The knife is so light but feels so solid, it screams to be used ! And then, it’s like piloting a small racing car. The cuts are accurate and outstanding in their power.
My Plastic Butt’s test was passed with flying colors in one push cut. The C22 was even better than my reliable Gayle Bradley in that matter which is really remarquable !
The ergonomy on that little knife is so great, the strenght is directly transmit to the edge. And hidden choil give also a big sentiment ot security as you can keep your fore finger next to the edge for delicate/strong cutting.
The liner lock is also very “manly”: you need to push hard to disengaged it. The spring is very strong.
The carbon fibers handle is ultra smooth and you trousers will thank you for that.
Using the knife with greasy hands is not an issue as it anchors well in your palm.
So what do we got here ?
A light little big knife ! Carried like a breeze. Sharper and harder than many bigger knives. Pure efficiency in a small package.
It’s like driving a Lotus Seven on steroids. This little tool is really representing well the brandname “Spyder”co !
It cuts cuts cuts… and super powder steel ZDP189 if strop often enough is a great steel to use in EDC situations.
The C22cf is really a knife which make you smile once you have used it as you are amazed by the power of this pocket lightsaber.
More to come as I will complete this review later. I’m now carrying that little blade every day with a gorgeous borrowed Rockstead Higo (I will review on a longer run), together they are forming a great daishō of ZDP189. Two examples of ultra high perfomance of modern cutlery.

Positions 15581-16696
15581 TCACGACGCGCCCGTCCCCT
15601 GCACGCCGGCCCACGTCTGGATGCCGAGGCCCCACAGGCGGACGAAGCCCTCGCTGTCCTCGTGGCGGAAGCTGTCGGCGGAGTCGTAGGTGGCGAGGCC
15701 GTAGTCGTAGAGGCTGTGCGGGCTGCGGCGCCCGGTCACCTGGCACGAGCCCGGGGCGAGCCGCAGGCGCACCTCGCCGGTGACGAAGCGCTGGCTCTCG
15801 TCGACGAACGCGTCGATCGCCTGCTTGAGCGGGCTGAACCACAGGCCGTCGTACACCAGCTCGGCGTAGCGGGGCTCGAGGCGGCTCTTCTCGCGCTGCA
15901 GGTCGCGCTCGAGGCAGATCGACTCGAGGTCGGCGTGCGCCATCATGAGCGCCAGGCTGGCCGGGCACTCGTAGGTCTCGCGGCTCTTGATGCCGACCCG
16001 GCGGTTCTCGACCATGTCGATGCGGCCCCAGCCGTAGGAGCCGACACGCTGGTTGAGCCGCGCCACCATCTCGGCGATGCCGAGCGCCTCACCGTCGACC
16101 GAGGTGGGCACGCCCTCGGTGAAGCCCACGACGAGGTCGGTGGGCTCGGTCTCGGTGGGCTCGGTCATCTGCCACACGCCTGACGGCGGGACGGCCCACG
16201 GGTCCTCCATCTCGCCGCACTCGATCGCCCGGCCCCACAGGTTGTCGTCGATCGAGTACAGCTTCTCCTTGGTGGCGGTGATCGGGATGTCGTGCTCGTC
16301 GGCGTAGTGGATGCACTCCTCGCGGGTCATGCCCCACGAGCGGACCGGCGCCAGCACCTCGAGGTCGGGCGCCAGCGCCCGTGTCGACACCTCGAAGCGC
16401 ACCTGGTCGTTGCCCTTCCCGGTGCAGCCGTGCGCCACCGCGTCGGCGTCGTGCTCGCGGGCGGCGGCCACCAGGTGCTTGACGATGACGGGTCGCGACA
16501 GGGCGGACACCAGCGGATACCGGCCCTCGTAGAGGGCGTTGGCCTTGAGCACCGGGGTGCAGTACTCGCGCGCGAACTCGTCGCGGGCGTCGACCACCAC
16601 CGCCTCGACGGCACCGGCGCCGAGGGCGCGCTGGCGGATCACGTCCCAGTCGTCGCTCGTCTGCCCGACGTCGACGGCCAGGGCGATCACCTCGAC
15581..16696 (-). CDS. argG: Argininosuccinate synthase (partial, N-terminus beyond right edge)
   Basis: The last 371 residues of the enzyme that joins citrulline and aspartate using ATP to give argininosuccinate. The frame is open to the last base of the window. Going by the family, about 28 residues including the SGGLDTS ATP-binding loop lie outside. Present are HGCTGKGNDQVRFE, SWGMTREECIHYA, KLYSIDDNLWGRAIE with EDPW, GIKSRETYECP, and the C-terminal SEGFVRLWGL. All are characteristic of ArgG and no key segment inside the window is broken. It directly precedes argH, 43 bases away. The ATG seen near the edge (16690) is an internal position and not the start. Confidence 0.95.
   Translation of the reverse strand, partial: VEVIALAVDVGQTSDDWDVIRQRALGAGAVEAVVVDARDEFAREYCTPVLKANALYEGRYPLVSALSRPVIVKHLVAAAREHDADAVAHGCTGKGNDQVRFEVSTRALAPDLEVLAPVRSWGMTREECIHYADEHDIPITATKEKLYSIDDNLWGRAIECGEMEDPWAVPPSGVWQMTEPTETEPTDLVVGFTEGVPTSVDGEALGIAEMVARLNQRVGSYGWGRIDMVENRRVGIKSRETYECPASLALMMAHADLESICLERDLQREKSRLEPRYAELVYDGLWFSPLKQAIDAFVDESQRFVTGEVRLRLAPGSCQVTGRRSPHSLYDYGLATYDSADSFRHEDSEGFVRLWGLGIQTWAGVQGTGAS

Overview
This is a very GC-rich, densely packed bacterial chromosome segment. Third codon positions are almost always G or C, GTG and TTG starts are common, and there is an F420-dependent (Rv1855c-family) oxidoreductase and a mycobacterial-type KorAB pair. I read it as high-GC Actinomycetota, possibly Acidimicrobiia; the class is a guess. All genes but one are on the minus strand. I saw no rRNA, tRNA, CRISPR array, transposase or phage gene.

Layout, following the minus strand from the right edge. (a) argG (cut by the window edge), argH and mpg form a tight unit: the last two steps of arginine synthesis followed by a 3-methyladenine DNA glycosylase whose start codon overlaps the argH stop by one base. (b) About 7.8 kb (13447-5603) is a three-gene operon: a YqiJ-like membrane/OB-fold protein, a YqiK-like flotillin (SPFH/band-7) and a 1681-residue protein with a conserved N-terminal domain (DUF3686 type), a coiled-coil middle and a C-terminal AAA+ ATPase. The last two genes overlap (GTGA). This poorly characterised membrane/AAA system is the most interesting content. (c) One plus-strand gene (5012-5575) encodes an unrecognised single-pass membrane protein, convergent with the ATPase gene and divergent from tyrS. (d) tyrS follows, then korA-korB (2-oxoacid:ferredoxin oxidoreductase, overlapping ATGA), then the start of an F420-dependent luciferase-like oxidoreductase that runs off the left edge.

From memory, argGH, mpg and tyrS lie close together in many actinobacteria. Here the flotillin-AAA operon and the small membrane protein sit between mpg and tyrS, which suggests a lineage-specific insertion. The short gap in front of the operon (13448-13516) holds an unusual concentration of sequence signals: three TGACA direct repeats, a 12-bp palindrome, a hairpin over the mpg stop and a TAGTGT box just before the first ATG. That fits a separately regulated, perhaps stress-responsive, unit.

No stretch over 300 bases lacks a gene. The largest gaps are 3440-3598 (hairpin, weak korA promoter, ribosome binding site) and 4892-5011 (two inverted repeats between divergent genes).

A little example of the raw cutting power of that incredible beast:
The plastic of that 1,5 liter Coke bottle is almost as thick as its blade and it passes through in one push cut (no sawing necessary!)
It was like in butter !!! Incredible !!!
You know my “bottle butt test”: cutting though the center “south pole” of a plastic bottle where the injection of plastic has been made and where the plastic is thicker. This is not an easy test for any blades. It’s tricky.
Today, my idea was to test the incredibly sharp edge of my new BushcraftUK knife. The zero grind, the O1 steel, the ultra sharp blade and the confortable handle of that little heavy fixed blade are amazing. For strong whittling or pruning that knife is a king. It’s the sharpest Spyderco I ever own with the Moran FB01 convexed.
Unfortunatly I was not able to cut the bottle through the “south pole”. The blade was stuck at one good inch from it. Sawing did not change anything.
The blade was to thick, it was stuck in the plastic preventing the keen edge to effectively cut.
OK. It’s not the first excellent blade who cannot pass that test.
So I decided to finish that bottle with my Sage II. I have convexed the edge and that little rascal is a aggressive wonder toward wood and cardboard. I love it.